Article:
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Studio name: Thud Studios Location: 11320 Burbank Blvd., North Hollywood, CA 91601 Website:

Studio name: Thud Studios
Location: 11320 Burbank Blvd., North Hollywood, CA 91601
Key players: Jeff Abercrombie, Michael Currey, Peter Grannett, Jim Roach, Stephen Short, Rick Silva
Latest projects: The Chase, Crazy Town, Eric Knight, Megan McCauley, The Yelling
Computer, DAW, recording hardware: Alesis HD24XR hard-disk recorder; Digidesign Digi 002, MIXplus system with (2) 888 I/Os, Pro Tools|HD; Cakewalk Sonar 6 Producer Edition; analog 2-inch tape
More software/plug-ins: Antares Auto-Tune 4; Celemony Melodyne Uno; EastWest Symphonic Orchestra; FXpansion BFD 2; IK Multimedia Ampeg SVX Classic, AmpliTube, Sonik Synth 2; Propellerhead Reason 2.5; TASCAM GigaStudio 3.0; Waves Diamond
Console, interfaces: Sony MXP-3036; Trident 70 series; Mackie Control, Control XT
Synth, drum machines: Akai S3000XL, Alesis SR-16, Roland Fantom
Guitars, basses: Dan Electro; Fender Telecaster; PRS McCarty; Schecter fretless bass; Warwick 4-string, 5-string basses
Amps: (2) Ampeg SVTs, Bugara 333, Fender Vibrolux, (3) Gallien-Krueger 2001 RBs, Laney GH100L, Marshall JCM 100
Drums: Gretsch kit, Pearl Chad Smith signature snare, Sabian and Zildjian cymbals
Mics: AKG C 414, D 112; Blue Baby Bottle, Dragonfly; CAD Trion 8000; Neumann U 87; Røde NT4; Sennheiser (3) MD421s, e602, (3) e604s, (2) e608s, e609; Shure Beta 57, 58, (3) SM57s; Oktava MK-012
Mic preamps: Avalon AD2022, (3) U5s; Manley Dual Mono; Universal Audio 2-610, LA-610
EQs: Meyer Sound CP-10, White EQ
Compressors: dbx 160x, 165A, (2) 166XLs, 266XL; Teletronix LA-2A
Effects: Eventide Ultra Harmonizer H3000 D/SX, Fullerton distortion pedal, Korg Kaoss Pad, Line 6 Pod, Roland Phase Five, Yamaha SPX90
Monitors: Event Tuned Reference 8s, KRK K-Roks, Tannoy System 800s
Headphones: AKG K240, Sony MDR 900


When did you launch Thud Studios and why?
Jeff Abercrombie: It will be three years this October. I was working with some artists in my home studio and realized that if I wanted to take this to the next level and be more legitimate, I needed to get into a bigger space. During this time I had been working with an artist named Deanna Johnston who had scored a slot in the Rock Star INXS show. She asked me and my writing partner if we’d like to do live shows with her. She had lined up several rehearsals in a few rehearsal places around town. In doing these rehearsals I found most of these places to be kind of slung-together facilities. That’s when I got the idea to start a rehearsal business and incorporate a recording studio. The rehearsal business would pad the cost of having a recording studio.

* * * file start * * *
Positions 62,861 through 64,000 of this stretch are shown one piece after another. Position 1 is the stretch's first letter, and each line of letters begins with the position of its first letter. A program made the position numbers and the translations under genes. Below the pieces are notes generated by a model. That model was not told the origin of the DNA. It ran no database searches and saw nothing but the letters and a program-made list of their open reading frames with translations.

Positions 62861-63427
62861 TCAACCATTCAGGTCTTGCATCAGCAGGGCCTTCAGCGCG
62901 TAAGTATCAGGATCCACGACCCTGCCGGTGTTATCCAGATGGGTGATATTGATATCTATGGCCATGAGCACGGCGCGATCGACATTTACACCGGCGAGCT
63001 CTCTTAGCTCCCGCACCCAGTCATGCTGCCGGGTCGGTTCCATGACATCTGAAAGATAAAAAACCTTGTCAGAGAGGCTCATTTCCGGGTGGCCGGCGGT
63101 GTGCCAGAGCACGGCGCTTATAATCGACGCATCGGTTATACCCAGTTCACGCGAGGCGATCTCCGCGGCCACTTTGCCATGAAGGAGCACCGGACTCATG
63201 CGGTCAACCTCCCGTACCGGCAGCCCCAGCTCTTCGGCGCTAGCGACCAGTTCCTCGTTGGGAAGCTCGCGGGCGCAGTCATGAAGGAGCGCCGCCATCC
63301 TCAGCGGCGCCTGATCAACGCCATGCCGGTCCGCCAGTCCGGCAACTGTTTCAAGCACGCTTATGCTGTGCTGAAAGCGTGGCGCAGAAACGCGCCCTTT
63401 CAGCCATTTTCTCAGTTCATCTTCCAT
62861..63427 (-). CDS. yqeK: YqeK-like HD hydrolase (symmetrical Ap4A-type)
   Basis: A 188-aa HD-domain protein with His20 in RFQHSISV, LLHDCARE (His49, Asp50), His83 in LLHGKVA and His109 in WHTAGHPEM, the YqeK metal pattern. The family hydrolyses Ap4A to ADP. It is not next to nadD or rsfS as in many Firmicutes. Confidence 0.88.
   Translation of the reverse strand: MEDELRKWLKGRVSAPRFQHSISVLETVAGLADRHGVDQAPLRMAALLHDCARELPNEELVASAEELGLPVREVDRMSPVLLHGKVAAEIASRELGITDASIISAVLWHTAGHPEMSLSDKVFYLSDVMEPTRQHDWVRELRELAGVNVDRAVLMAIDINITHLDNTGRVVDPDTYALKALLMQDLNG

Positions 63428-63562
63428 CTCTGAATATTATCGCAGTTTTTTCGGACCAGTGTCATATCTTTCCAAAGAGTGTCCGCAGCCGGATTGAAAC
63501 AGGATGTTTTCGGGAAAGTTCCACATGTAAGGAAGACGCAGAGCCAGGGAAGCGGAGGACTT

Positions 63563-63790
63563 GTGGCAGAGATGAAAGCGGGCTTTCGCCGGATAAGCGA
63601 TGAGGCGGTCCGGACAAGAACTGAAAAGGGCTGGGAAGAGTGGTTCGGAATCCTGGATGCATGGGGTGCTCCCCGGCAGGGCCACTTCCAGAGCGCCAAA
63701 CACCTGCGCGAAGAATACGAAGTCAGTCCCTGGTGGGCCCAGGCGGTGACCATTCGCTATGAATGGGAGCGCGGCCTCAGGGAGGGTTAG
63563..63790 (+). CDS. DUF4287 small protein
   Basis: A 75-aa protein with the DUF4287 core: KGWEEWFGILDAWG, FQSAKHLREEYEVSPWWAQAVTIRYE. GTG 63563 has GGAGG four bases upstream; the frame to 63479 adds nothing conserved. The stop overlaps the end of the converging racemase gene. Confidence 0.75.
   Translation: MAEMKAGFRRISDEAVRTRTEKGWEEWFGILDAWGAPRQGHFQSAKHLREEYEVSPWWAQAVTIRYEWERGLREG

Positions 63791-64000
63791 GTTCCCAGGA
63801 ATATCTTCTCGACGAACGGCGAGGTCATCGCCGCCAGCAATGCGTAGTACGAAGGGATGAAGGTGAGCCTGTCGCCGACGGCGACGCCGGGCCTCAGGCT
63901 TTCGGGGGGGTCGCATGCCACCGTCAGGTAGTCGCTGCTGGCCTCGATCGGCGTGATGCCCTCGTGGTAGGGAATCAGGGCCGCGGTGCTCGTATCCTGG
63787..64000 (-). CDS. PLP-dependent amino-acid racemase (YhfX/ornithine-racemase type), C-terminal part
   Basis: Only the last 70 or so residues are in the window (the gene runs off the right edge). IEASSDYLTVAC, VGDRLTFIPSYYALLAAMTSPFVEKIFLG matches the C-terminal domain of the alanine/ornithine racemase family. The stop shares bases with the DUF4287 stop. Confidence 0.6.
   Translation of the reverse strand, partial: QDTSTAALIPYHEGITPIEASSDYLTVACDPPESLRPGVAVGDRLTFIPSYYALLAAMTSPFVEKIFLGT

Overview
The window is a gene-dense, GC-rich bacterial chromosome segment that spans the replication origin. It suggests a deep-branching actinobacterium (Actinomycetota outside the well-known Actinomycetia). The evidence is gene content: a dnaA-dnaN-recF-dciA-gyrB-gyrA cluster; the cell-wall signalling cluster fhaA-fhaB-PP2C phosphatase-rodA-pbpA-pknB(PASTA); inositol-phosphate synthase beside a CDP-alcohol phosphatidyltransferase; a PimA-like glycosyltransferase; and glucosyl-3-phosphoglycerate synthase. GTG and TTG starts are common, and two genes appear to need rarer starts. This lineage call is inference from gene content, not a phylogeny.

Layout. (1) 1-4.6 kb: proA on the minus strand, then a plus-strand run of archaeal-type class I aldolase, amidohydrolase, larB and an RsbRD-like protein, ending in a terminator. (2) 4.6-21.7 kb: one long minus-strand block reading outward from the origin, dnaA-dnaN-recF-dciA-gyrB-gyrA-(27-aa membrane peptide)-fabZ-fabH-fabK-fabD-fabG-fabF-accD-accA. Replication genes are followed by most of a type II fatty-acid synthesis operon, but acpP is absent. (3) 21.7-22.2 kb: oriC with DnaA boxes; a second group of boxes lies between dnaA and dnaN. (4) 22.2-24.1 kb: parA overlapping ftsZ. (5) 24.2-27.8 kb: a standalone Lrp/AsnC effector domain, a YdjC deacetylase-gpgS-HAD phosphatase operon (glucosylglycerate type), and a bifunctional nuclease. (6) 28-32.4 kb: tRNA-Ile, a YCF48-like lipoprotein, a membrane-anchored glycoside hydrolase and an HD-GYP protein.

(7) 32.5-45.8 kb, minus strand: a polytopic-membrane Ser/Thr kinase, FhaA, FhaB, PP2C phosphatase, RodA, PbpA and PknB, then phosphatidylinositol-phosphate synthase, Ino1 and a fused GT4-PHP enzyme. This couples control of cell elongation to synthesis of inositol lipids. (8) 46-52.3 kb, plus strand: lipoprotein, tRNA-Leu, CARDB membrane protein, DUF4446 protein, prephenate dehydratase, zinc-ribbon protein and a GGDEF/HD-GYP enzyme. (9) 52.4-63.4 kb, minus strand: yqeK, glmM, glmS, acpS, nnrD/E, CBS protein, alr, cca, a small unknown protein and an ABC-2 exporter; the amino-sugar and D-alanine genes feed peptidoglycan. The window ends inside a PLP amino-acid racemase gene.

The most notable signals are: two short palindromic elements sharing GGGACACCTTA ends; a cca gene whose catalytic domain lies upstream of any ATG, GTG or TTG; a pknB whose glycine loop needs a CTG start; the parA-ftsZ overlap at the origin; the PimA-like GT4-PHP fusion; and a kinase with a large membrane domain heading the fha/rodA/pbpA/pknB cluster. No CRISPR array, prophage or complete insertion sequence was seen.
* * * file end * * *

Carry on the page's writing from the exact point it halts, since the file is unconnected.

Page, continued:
How did your experience as a recording/touring musician help you make the transformation to studio owner?
It was a pretty natural transition for the most part. With Fuel we had pretty much taken business duties early on before we signed with Epic in 1997. My job was merchandise and the band mailing list. After being signed, we learned there was so much more involved with making a band successful that it’s a bit overwhelming. This is where the manager, business manager, booking agent, and publicist come into play. Each entity has a specific job, but all play key roles in the success of an artist. A lot of these ideas I’ve started to incorporate into Thud Studios. I’m finding that having a good studio manager as well as friendly staff, talented engineers, and qualified techs makes for a successful studio business.

What was the philosophy behind Thud Studios?
It really came down to a cup of coffee, literally. I basically would ask myself the question, “What are the more popular businesses out there, and what are they doing that sets them apart?” One business that came to mind was Starbucks. Here’s a company that said, “We’re going to open a coffee shop.” Boy that’s a new one. “Oh, and by the way, we’re gonna charge you $4 for a cup of coffee.” Other coffee shop owners must have laughed and thought they were nuts to sell a cup of coffee for four bucks. It’s what they offered around the cup of coffee that makes all the difference.

What piece of gear could you not live without in the studio?
My lava lamp: It just sets the tone for every session.